But this time around it has been a good thing to have clowns to the left of me and jokers to the right because it all serves as a reminder of The Middle Verse.

In the King James Bible The Middle Verse is in the 118th Psalm. That's the verse that has as many verses following it as it has before it. By chance more than design The Middle Verse reads, "It is better to trust in the Lord than to put confidence in man."  (Psalm 118:8) The 9th verse is much like it. "It is better to trust in the Lord than to put confidence in princes." 

Or, as a friend once said, "Don't worry about who is in the White House or who is in the outhouse. God is still on his throne."

That seems like good advice not just for this year, but for all years.

Sunday, April 3, 2016

Evil for the Greater Good?

A recent blog by Steven Woodworth exposes a fault line that can trap the best of us. Although his piece focuses on a specific presidential candidate, he exposes a universal principle that can entrap us should we become too enmeshed in an ideal, belief, or even religion. Christianity itself can be included in that formulation in spite of the New Testament offering explicit warnings about it.

Woodworth refers to a scene in George Orwell's novel 1984. Winston and Julia, who are determined to fight the tyranny of Big Brother are in a dialogue with O'Brien, who is holding himself out as a representative of an underground rebellion known as The Brotherhood. Here is the scene:

“You are prepared to give your lives?”

“You are prepared to commit murder?”
“To commit acts of sabotage which may cause the death of hundreds of innocent people?”
“To betray your country to foreign powers?”
“You are prepared to cheat, to forge, to blackmail, to corrupt the minds of children, to distribute habit-forming drugs, to encourage prostitution, to disseminate venereal diseases — to do anything which is likely to cause demoralization and weaken the power of the Party?”
“If, for example, it would somehow serve our interests to throw sulphuric acid in a child”s face — are you prepared to do that?”

Woodworth notes that each succeeding question that O'Brien asks leads deeper and deeper into morally objectionable behavior and then ultimately into unspeakable cruelty. Thus the moral question is raised: how far are you willing to go in support of a good cause? Are you willing become no better than your enemy in order to defeat him?  Or, in the Apostle Paul's formulation, "Shall we do evil that good my come?" (Romans 3:8)

Study the history of mass movements and it becomes clear that revolutions against tyranny that might begin with the purest of motives so often descend into witch hunts and reigns of terror. The French Revolution, the Bolshevik Revolution, Fidel Castro and Che Guevara, Chairman Mao, Pol Pot .... we could go on and on.

It's worth noting that Jesus faced such a temptation. Just before he began his ministry he spent 40 days in the wilderness fasting and praying (Matthew 4:1-11). At the end of those 40 days the Adversary himself showed Jesus all the kingdoms of the world. All of their glory and all of their power were flashed before him. We have only part of the conversation, and we can wonder if the devil knew that Jesus' ultimate purpose is to gain the whole world and set up the Kingdom of God, but doing it God's way rather than through intimidation and force. "Jesus," he might have said, "there is no need for you to have to go through all that suffering and pain to redeem the world and bring peace to it. I'll just turn it all over to you right now. You can save yourself a lot of trouble. The only thing you need to do is worship me and do things my way."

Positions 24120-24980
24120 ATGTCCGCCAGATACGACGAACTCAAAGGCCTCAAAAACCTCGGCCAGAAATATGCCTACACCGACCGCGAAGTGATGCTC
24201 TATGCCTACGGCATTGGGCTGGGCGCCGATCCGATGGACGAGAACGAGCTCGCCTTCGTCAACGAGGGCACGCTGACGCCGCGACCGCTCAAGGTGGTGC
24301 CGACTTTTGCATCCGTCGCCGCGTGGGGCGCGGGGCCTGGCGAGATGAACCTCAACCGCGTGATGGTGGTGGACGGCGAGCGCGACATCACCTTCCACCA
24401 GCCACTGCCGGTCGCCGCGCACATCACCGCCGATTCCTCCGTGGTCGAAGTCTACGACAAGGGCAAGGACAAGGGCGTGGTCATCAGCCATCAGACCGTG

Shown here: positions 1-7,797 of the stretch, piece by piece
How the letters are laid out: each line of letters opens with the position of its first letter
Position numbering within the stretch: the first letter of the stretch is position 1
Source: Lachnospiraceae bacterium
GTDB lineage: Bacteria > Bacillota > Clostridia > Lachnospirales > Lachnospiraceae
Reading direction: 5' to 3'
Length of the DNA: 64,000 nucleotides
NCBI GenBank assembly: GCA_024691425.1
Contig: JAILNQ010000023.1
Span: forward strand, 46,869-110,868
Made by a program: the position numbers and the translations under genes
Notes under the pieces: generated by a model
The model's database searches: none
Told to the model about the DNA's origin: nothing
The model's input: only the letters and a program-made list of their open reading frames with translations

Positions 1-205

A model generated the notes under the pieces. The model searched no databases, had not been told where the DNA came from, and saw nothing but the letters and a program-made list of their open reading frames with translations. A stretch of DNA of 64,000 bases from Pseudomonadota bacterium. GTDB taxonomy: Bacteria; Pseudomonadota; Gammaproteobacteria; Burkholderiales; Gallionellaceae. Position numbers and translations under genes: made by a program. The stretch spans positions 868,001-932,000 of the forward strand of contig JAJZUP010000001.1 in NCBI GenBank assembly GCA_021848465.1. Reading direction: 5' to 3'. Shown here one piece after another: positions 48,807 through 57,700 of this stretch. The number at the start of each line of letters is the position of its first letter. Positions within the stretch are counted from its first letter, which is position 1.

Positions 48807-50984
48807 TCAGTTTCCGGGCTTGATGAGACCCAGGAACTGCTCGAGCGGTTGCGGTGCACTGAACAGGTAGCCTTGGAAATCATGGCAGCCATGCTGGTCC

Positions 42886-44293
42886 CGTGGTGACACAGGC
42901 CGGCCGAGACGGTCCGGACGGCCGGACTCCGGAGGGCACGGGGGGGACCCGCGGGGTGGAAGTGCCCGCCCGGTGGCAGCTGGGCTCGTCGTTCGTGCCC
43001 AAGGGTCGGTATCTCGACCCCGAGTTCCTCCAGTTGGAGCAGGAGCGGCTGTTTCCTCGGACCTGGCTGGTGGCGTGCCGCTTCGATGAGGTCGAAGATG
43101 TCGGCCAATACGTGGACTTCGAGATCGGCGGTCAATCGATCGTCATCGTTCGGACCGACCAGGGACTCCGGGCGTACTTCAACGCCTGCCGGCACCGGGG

Jesus saw through this ruse and banished the Evil One from his presence. Later he reminded us that it does no good to gain the whole world if we at the same time lose our souls (Matthew 16:26). He had to be thinking about this temptation when he said that.

It's striking that Jesus never makes the devil's or O'Brien's requirement of us. In spite of the fact that people claiming to be Christian have profaned the name of Christ by their actions, Jesus was explicit in what he expects of us, and it is not doing evil in the name of a greater good.

Once when some of the disciples asked Jesus for special positions in his kingdom, he replied to them, "You do not know what you are asking. Are you able to drink of the cup that I drink, or to be baptized with the baptism with which I am to be baptized?" They said they would able to do that, not realizing that the "cup" and the "baptism" of which Jesus spoke were persecution, trials, and martyrdom. (Mark 10:35-39)

The requirements Jesus always gave, and which we see repeated throughout the New Testament, are not commands to push the bounds of decency beyond recognition. Are you willing to suffer poverty for the cause? Are you willing to have friends and family turn against you? Are you willing to be hunted and persecuted like common criminals? And when all that is going on, are you willing to pray for those who persecute you, forgive those who wrong you, and love those who mean you harm? Will you turn the other cheek?

Jesus made many such statements, always leavening them with reminders of the need to love our enemies, to serve others rather than dominate them.  It's a radical departure from the ways of the world. You cannot do evil and hope that good will come. It is worthless to gain the kingdom and lose your soul.

Sunday, March 13, 2016

Nicholas F. Cacchio: Faith, Flag, and Family

Let me tell you about my Dad. I can define his life with three simple words: Faith, Flag, and Family.  

With one of his favorite girls
Dad was born into a poor, immigrant family in Reynoldsville, Pennsylvania. He was the second youngest of eight children. His father could neither read nor write, and his mother died of tuberculosis when he was five. The burden of raising the younger siblings rested on his three older sisters.  Theirs was a close and loyal bond. They had no other alternative.